Over on Stand Firm, they’ve been posting a series of articles entitled “Stateregy 101”. As part of the series they’ve spent some time defining terms and describing the various players in the present ecleisiastical drama.
“In his trilogy The Lord of the Rings, J R R Tolkien creates a whole new species to describe “moderates”. His species are called “Ents” — ancient and enormous, slow-moving trees, whose motto is “let us not be hasty” and whose language requires many, many lines simply to name their own names; each Ent name, you see, is a lengthy historic story. You may recall from the trilogy that the elves, men, dwarves, and hobbits are engaged in a great struggle against a dark and malevolent “Dark Lord” named Sauron. Battle upon battle has been fought, many have died, some are corrupted, and Sauron’s strength continues to grow. But the Ents are not yet involved. Tolkien’s description of the Ents is, quite simply, priceless, and goes on for an entire chapter.”
My first reaction was one of laughter – it’s a great point that they make. My second thought was of agreement, though perhaps for different reasons than Sarah, the author of the piece, might intend.
When I was driving back home from Columbus I had a long stretch of quiet to think. I thought a lot about what had happened the two previous days in the closing moments of General Convention and what the implications might be. I stand by my words that I “heard” the voice of the middle in a way that I haven’t before in the Episcopal Church. If you were in the House of Deputies for the last sets of votes, you could hear the force of their will in the strength of the shouted “yes” and “no” votes as legislation was rammed through.
The key phrase here is “rammed through”. The “center” in the Episcopal Church consists of something like 60 to 75% of the total possible votes (depending on the issue). That means that once it makes up its mind to do something, there’s very little to stop it. Witness the scene on the final day of Convention. The Presiding Bishop used a somewhat obscure parliamentary rule to put B033 into play. The only way that such a thing could really happen was if more than 2/3rds of the deputies voted to allow it to happen. Though the day before a similar attempt had only gathered 60%, by Wednesday morning the mood had changed and there was nothing that was going to stop the action.
The Center “awoke” and discovered that it basically had the votes to override the fail-safes (rules of order of the House) that are in place to protect the rights of minority viewpoints (the two wings of the Church.) And on any given issue, the Center can have its way.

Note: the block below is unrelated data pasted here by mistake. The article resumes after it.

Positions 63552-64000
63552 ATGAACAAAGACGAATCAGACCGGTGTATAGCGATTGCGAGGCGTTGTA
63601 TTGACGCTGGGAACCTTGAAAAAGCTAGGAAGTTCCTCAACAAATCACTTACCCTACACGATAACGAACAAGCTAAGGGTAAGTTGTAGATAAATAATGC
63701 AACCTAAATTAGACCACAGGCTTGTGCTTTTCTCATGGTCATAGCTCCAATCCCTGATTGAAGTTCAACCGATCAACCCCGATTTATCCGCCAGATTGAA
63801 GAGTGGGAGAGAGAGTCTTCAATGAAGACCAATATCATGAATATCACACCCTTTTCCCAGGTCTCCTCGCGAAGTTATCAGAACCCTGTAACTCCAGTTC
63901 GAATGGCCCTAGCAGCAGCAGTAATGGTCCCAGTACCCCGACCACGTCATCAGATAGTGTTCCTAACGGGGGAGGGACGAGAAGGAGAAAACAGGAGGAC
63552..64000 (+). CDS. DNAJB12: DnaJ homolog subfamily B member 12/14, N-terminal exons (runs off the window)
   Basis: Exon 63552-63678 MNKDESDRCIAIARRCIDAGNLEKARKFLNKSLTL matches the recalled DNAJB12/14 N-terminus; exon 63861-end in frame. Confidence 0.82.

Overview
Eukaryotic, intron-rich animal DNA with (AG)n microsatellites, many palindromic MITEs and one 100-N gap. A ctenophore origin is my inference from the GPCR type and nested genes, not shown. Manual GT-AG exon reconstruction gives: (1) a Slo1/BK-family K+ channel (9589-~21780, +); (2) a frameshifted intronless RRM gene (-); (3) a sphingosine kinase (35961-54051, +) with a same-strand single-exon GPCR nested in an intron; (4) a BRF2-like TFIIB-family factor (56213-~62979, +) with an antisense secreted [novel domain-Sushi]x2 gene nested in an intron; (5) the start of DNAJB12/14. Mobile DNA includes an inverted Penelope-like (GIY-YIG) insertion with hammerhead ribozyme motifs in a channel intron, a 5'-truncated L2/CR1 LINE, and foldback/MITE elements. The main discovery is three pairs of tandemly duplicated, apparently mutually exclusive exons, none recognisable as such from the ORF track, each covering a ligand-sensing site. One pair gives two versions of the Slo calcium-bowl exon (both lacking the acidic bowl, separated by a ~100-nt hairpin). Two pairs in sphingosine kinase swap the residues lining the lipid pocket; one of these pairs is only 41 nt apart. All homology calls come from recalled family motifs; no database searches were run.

That’s a lot of power, and as such its use presents a great deal of danger. Once we get going, ain’t nothing much out there that can stop us. And if we get up a full head of steam and don’t have people paying attention, we quickly change from being reasonable to being demanding, and, human nature being what it is, to being destructive.
The Ents were like that in the Two Towers. Once they did make a decision, they moved inexorably to destroy all that stood in their path. That’s why I realized that there was more than a little truth in Stand Firm’s description of the moderates as the Ents. I expect Tolkien meant it to be so.
On the drive home I thought about why the center’s voice hadn’t been heard before. It’s in large part because no one has to this point tried to organize a political centrist movement.
Is that something that should happen? I honestly don’t think so. I’m frankly a little worried about the potential for abuse that such a political entity might represent. Like the Ents and the Huorns, once they are awake, they can be quite frightening, because there is nothing to stop them politically.
So what should the “center” do?
- Pay attention. Ignoring the real and complicated issues being discussed is what has led to the present situation.
- Realize that with great power comes even greater responsibility to act as a servant to those with less political power. Any christian solution to the threatened schism is going to require compromise by all parties.
- Love the people who force us to confront uncomfortable questions. They are doing what Jesus did and still does. Without their ministry, we’d end up falling asleep standing out in the fields and forget what we are called to ultimately become.
Anything else? Am I totally off-base here? Let me know in the comments.